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Religious exemption laws attack LGBT rights: Human Rights Watch

21, Feb 2018 | CJP Team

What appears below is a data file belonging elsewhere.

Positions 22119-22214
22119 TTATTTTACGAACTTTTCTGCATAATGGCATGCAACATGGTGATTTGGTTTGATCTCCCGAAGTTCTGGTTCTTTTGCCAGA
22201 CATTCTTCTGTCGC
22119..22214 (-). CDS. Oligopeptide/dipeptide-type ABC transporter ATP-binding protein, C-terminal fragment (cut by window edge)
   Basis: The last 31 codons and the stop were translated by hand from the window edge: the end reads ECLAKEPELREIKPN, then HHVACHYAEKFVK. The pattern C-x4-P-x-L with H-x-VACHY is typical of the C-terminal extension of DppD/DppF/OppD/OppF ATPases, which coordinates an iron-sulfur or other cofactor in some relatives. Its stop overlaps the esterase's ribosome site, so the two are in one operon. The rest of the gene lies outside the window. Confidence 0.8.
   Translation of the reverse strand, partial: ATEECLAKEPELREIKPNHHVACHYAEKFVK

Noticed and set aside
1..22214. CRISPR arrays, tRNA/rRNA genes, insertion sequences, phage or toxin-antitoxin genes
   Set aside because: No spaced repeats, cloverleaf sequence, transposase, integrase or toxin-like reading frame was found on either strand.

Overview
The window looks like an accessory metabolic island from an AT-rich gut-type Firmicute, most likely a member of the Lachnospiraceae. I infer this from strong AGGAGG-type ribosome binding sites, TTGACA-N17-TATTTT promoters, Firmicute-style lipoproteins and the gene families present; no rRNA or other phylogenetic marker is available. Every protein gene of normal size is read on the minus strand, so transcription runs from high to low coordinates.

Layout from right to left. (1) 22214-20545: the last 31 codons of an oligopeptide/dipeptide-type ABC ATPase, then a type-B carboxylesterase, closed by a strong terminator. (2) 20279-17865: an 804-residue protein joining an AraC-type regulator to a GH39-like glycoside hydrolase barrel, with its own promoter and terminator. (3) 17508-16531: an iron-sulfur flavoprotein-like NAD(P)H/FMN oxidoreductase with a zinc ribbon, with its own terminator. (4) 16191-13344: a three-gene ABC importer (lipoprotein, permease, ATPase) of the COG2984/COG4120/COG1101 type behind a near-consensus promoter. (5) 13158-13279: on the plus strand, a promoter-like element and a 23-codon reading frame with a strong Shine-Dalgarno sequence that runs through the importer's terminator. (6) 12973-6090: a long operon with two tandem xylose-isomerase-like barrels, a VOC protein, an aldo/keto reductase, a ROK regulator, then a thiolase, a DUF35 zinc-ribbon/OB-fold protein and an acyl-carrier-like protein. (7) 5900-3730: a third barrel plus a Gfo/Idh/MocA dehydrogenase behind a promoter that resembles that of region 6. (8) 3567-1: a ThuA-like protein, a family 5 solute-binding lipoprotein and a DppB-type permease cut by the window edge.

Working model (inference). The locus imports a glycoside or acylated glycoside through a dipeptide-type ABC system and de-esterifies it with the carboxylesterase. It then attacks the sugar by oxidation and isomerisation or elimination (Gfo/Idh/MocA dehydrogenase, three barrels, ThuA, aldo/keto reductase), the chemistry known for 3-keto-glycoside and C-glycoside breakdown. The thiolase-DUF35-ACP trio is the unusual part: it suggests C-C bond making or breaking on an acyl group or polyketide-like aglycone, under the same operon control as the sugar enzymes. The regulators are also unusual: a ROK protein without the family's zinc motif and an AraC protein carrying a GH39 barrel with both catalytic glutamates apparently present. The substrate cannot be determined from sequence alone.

Human Rights Watch (HRW) has released a report outlining how a slew of new “religious exemption” laws passed in several states in the United States are a “thinly-veiled assault agaisnt the rights of lesbian, gay, bisexual and transgender (LGBT) people.” Ryan Thoreson, an LGBT rights researcher at HRW, said that calling the laws “exemptions” is “misleading,” adding, “Given the dearth of laws that protect LGBT people from discrimination in the first place, legislators are getting it exactly backwards and creating exceptions before they’ve ever established the rule.” HRW interviewed 112 LGBT people, service providers and advocates in states that have recently enacted religious exemption laws, with the majority in Michigan, Mississippi, and Tennessee. In Michigan, state-supported adoption and foster care agencies can refuse to place children with LGBT families on moral or religious grounds. In Mississippi, a range of people, businesses, and service providers can discriminate against LGBT people on similar grounds pertaining to their beliefs regarding same-sex marriage, transgender identity and extramarital sex. In Tennessee, mental health counsellors can refuse clients on religious grounds. According to HRW, the report outlines how recent laws enable discrimination against LGBT people within the context of healthcare, adoption and foster care, and access to certain goods and services. At present, just 19 US states and the District of Columbia directly bar discrimination on the basis of sexual orientation and gender identity with respect to housing, employment, and public accommodations. Utah, Wisconsin, and New Hampshire have partial protections in place. The remaining 28 US states do not have any laws explicitly barring discrimination against LGBT people.

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